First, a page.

Archive

In twist, Attorney General Kane gets pulled into Jerry Sandusky case | TribLIVE.com
Politics Election

In twist, Attorney General Kane gets pulled into Jerry Sandusky case

dnKaneAttorneyGeneralIndictment082515
Pennsylvania Attorney General Kathleen Kane leaves her preliminary hearing Monday, Aug. 24, 2015, at the Montgomery County courthouse in Norristown.
ptrkane102915
Kane later successfully petitioned the Supreme Court to remove Judge Barry Feudale from supervising a statewide grand jury.
dnKaneAttorneyGeneralIndictment082515
Pennsylvania Attorney General Kathleen Kane leaves her preliminary hearing Monday, Aug. 24, 2015, at the Montgomery County courthouse in Norristown.
ptrkane102915
Kane later successfully petitioned the Supreme Court to remove Judge Barry Feudale from supervising a statewide grand jury.
PennStateAbuseJPEG027bd
Former Penn State University assistant football coach Jerry Sandusky leaves the Centre County Courthouse after attending a hearing about his appeal in Bellefonte, Pa., Thursday, Oct. 29, 2015.

The judge presiding over former Penn State football defensive coordinator Jerry Sandusky’s latest appeal on Thursday ordered Attorney General Kathleen Kane to present, under seal, any evidence she has regarding leaks from the Sandusky grand jury.

Senior Judge John Cleland of McKean County, assigned to the case in Centre County, reacted to a statement Kane’s office released a day earlier.

In it, she accused state Judge Barry Feudale, who supervised the Sandusky grand jury, of leaking sealed matters to two Philadelphia Inquirer reporters who were investigating his removal as a grand jury judge.

The Supreme Court removed Feudale at Kane’s request after she took office in 2013. The leaks Kane referred to did not pertain directly to the Sandusky child sex abuse investigation.

But Kane has alleged in the past that Feudale may have been too cozy with some of her predecessor’s prosecutors, including Frank Fina, who led the Sandusky investigation.

In an internal review of the Sandusky prosecution, conducted by a specially appointed deputy, Kane was able to draw no conclusions about leaks from the Sandusky grand jury.

Sandusky’s appellate attorney, Al Lindsay, has maintained that investigative information from the case was leaked to reporters to aid that investigation months before anything was formally unsealed.

In an apparent attempt to address that issue, Cleland issued a rare bench order forcing Kane to present to him within a week any information she has that Feudale or Sandusky’s prosecutors “orchestrated, facilitated, cooperated in or arranged for disclosure of otherwise secret grand jury material.

“… She shall detail who was involved, what was disclosed, when and how it was disclosed” by Wednesday, Cleland wrote.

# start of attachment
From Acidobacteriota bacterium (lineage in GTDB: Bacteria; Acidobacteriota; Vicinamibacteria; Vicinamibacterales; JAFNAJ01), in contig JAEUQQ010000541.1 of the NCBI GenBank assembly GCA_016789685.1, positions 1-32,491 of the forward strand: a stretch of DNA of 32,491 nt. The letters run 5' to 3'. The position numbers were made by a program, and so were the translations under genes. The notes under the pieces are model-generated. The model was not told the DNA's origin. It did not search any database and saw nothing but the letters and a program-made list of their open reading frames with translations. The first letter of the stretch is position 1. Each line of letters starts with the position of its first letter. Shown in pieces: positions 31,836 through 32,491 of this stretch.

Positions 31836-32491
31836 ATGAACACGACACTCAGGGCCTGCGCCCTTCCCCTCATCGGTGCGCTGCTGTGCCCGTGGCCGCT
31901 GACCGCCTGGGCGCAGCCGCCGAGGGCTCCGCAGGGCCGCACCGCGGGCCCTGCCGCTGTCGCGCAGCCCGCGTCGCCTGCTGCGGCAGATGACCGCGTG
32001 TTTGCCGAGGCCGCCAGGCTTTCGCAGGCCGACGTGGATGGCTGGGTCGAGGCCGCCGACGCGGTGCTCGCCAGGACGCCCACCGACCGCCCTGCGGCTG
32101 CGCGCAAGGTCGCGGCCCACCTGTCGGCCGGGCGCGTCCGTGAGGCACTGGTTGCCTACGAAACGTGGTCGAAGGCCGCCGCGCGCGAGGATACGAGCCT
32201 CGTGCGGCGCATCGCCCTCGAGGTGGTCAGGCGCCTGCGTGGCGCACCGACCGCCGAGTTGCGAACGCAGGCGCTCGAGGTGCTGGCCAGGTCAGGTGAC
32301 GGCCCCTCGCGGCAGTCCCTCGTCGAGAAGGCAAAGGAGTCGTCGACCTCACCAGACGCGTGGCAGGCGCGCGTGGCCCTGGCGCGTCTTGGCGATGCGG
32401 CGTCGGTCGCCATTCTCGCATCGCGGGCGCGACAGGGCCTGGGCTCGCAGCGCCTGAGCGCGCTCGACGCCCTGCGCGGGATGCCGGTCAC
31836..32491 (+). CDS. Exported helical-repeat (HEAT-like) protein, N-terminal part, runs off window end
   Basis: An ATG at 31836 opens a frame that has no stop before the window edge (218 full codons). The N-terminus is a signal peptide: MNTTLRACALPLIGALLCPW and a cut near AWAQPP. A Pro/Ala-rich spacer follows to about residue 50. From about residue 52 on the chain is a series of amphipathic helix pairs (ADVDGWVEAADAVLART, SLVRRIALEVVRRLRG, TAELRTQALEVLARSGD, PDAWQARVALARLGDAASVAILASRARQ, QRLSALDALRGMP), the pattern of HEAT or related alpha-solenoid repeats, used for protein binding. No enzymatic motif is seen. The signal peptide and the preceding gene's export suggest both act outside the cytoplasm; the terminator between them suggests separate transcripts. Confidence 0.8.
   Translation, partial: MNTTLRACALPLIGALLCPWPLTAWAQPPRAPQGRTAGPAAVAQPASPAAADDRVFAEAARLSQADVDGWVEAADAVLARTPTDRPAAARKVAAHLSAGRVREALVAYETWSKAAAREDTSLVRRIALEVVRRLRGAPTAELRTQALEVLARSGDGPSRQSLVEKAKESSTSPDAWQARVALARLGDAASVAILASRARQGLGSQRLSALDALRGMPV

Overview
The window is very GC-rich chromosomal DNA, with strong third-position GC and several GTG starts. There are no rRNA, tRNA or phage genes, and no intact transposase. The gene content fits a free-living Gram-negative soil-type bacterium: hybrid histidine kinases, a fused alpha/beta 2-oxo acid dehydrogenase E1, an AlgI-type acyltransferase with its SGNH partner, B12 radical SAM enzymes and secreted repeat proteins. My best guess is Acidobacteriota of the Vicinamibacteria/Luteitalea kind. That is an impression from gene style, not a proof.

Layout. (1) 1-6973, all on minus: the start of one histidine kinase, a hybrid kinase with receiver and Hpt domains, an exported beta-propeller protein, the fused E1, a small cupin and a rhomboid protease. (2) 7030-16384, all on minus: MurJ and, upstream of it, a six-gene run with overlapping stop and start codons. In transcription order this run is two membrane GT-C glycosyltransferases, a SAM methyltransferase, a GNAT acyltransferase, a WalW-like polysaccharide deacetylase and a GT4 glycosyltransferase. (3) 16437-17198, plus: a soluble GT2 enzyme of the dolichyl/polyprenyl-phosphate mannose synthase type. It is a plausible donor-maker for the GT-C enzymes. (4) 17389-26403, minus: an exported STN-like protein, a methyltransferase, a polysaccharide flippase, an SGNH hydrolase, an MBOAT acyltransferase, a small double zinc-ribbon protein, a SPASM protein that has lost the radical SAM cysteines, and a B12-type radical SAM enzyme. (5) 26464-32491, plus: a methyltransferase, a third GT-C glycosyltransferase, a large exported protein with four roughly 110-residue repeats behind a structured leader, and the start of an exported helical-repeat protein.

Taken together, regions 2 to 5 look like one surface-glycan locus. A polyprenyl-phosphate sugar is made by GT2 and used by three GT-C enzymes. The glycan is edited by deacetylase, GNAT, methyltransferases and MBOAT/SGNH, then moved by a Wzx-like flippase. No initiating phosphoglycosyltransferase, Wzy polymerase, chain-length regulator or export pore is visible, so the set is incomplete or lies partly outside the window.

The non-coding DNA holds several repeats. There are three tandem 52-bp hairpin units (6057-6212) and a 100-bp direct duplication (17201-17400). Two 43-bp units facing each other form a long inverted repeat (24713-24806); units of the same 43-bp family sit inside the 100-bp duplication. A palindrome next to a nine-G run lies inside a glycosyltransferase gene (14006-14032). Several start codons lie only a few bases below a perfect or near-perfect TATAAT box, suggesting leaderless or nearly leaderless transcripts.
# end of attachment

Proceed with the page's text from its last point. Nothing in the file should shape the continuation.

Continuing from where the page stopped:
Attorney General spokesman Jeff Johnson said Kane and her staff will comply with Cleland’s ruling but had no further comment.

Lindsay said he was surprised by Cleland’s order and hailed it as a sign that the judge is taking his arguments “very seriously. … I’m thrilled.”

The order was one highlight from a 30-minute legal argument on whether Lindsey should have subpoena power to aid his efforts to build a case against the 2012 conviction of Sandusky, the longtime defensive assistant to Penn State head football coach Joe Paterno.

Sandusky is serving a 30-year minimum prison term for abusing 10 boys to whom he was introduced through his Second Mile youth charity.

TribLIVE commenting policy

You are solely responsible for your comments and by using TribLive.com you agree to our Terms of Service.

We moderate comments. Our goal is to provide substantive commentary for a general readership. By screening submissions, we provide a space where readers can share intelligent and informed commentary that enhances the quality of our news and information.

While most comments will be posted if they are on-topic and not abusive, moderating decisions are subjective. We will make them as carefully and consistently as we can. Because of the volume of reader comments, we cannot review individual moderation decisions with readers.

We value thoughtful comments representing a range of views that make their point quickly and politely. We make an effort to protect discussions from repeated comments either by the same reader or different readers

We follow the same standards for taste as the daily newspaper. A few things we won't tolerate: personal attacks, obscenity, vulgarity, profanity (including expletives and letters followed by dashes), commercial promotion, impersonations, incoherence, proselytizing and SHOUTING. Don't include URLs to Web sites.

We do not edit comments. They are either approved or deleted. We reserve the right to edit a comment that is quoted or excerpted in an article. In this case, we may fix spelling and punctuation.

We welcome strong opinions and criticism of our work, but we don't want comments to become bogged down with discussions of our policies and we will moderate accordingly.

We appreciate it when readers and people quoted in articles or blog posts point out errors of fact or emphasis and will investigate all assertions. But these suggestions should be sent via e-mail. To avoid distracting other readers, we won't publish comments that suggest a correction. Instead, corrections will be made in a blog post or in an article.